updated 2/17/2004 2:51:04 PM ET 2004-02-17T19:51:04

Russian engineers have begun design work on a new spacecraft that would be twice as big and spacious as the existing Soyuz crew capsules, the nation's top space official said Tuesday.

The new craft will be able to carry at least six cosmonauts and have a reusable crew section, Yuri Koptev, director of the Russian Aviation and Space Agency, said at a news conference. Soyuz carries three cosmonauts and isn't reusable.

The spacecraft, designed by Russia's Energia rocket company, will have a takeoff weight of 13 to 15 tons — about twice as much as the Soyuz, which was developed in the late 1960s.

Energia has also proposed developing a new booster rocket based on its Soyuz booster to carry the new spacecraft to orbit.

Koptev wouldn't say how long it could take to build the spacecraft or how much it would cost, but said that Energia had done a lot of work on the new vehicle already.

"It has already reached a serious project stage while the Americans are only talking about their spacecraft," Koptev said, referring to U.S. plans to build a new spacecraft.

NASA plan critiqued
President Bush's plan of returning astronauts to the moon and flying to Mars and beyond envisages phasing out the shuttle in 2010 and building a new spacecraft, called the Crew Exploration Vehicle, which is set to make its first manned mission no later than 2014. The spaceship development program is known as Project Constellation.

Koptev said that his agency was willing to consider possible participation in the planned U.S. moon and Mars missions, but hadn't yet received any formal proposals from NASA. At the same time, he reaffirmed his skepticism about Bush's space plan, saying that the U.S. administration would have trouble raising resources for the planned missions.

"There is no explanation whatsoever where the money needed to implement the declared program would come from," Koptev said.

He added that more robotic missions to moon and Mars could be useful, but sending humans there seemed too costly and inefficient for now.

"It's necessary to switch from emotions to pragmatic assessment: how much it would cost, where the money would come from and what we would get from such manned missions," Koptev said.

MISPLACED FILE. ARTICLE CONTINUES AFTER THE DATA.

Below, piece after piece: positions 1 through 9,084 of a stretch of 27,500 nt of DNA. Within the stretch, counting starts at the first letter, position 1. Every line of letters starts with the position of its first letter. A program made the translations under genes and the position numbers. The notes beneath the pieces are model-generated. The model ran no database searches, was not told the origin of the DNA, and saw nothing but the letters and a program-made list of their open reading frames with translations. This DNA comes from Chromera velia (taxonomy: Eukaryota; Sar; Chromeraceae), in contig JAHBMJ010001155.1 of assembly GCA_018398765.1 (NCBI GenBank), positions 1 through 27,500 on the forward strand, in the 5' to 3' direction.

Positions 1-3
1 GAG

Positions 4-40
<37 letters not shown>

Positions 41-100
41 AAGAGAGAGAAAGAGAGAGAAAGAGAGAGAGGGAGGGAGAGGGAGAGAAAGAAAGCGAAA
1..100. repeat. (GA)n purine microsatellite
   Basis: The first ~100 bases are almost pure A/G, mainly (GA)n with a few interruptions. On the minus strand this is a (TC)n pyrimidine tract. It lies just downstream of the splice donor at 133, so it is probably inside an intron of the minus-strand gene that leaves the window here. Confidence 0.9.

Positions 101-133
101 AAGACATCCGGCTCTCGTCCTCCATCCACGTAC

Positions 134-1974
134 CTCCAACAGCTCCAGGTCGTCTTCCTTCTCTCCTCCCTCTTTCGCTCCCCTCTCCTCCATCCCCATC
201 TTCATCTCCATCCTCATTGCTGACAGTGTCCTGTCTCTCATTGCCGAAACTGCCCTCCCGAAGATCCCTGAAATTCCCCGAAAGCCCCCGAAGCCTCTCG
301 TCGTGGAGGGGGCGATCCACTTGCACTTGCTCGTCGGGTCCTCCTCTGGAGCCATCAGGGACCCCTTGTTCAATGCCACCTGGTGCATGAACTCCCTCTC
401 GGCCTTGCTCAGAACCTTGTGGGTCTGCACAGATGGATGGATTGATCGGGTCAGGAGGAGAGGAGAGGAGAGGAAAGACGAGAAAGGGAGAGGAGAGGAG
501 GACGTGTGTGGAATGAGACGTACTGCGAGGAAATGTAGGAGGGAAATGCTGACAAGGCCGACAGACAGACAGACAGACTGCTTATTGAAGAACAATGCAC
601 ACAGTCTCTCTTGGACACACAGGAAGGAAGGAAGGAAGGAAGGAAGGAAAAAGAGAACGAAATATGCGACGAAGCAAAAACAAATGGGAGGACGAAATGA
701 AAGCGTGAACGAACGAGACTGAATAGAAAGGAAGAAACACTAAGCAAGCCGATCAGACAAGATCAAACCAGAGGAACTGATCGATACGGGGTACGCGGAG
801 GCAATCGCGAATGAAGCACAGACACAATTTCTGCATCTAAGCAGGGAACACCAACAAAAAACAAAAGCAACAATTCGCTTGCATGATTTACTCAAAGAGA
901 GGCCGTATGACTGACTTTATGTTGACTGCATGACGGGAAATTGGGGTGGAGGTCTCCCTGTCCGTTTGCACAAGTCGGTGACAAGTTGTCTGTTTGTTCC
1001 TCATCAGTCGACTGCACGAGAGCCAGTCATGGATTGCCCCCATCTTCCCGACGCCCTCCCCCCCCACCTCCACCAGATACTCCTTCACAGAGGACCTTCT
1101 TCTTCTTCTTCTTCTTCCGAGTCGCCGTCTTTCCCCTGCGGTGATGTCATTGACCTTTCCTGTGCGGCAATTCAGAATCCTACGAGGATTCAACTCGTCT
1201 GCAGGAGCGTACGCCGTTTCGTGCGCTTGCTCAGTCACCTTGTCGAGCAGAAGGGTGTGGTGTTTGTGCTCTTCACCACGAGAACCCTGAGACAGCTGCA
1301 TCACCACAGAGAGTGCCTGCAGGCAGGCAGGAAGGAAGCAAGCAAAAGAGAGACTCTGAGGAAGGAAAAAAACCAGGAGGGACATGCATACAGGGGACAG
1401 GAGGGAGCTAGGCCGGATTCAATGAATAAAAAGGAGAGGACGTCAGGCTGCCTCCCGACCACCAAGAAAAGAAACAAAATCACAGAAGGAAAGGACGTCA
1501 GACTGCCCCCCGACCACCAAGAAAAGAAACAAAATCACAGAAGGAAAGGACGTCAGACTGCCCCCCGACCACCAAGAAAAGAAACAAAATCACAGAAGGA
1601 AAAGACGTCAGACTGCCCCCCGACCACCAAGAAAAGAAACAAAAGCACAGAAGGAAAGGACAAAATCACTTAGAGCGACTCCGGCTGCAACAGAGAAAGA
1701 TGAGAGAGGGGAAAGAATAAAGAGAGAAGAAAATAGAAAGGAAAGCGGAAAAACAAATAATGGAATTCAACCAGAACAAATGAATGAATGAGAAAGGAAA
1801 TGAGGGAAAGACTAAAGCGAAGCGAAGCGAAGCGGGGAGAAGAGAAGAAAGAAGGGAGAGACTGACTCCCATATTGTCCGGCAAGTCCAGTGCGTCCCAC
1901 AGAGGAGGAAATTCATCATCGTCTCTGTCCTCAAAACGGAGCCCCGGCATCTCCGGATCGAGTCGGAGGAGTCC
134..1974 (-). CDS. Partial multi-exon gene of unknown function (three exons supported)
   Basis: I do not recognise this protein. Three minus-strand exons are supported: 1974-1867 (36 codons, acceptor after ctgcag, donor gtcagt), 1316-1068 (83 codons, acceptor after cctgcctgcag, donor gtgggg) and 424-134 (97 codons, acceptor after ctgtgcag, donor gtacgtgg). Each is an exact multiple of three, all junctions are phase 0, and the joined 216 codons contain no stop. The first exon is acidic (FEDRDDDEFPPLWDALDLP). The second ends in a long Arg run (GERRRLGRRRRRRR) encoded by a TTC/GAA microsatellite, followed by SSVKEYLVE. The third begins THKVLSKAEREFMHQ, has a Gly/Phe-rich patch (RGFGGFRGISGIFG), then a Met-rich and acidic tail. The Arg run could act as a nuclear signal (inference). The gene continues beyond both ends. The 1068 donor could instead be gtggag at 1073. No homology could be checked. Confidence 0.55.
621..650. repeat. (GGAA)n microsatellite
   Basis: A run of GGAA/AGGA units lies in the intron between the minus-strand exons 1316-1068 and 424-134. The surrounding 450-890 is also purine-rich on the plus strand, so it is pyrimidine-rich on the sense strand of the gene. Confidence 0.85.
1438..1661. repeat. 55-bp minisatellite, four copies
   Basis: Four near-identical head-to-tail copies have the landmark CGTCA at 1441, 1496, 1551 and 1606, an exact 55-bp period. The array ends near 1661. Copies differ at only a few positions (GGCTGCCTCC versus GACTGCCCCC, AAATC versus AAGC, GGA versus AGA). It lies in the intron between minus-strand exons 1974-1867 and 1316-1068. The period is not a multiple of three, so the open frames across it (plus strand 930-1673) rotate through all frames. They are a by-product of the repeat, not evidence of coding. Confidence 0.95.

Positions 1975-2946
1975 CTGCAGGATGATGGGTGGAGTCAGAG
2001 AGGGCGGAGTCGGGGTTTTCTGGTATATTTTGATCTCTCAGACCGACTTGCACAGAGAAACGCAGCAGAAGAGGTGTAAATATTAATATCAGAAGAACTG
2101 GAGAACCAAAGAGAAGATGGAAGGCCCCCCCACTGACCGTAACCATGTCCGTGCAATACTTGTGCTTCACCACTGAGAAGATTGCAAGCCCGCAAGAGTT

Russians focus on orbital flights
Koptev said that the prospective Russian spacecraft would be intended for orbital flights, not moon missions.

He said that Russia and other partners in the 16-nation international space station were waiting for the United States to clarify how the orbiting outpost would be run after 2010 when U.S. space shuttles will retire.

Koptev said that Russia would be willing to offer its Soyuz spacecraft to ferry astronauts to and from the station after the U.S. shuttles retire, but that would require renegotiating the original documents on the station.

Russian Soyuz and Progress spacecraft have served as the only link to the station since the U.S. shuttle fleet was grounded pending investigation into the destruction of the shuttle Columbia during its return to Earth in February 2003.

Koptev said that his agency has enough funds to send the two Soyuz and two Progress spacecraft necessary to operate the station this year. He said that Russian and European space officials are currently negotiating the possibility of sending a European astronaut on a six-month mission to the station in a Soyuz.

Several European astronauts so far have flown only weeklong missions to the station. Such "taxi missions" were used in 2001 and 2002 to send millionaires Dennis Tito and Mark Shuttleworth on multimillion-dollar passenger trips to the station, providing a boost to the Russian space budget.

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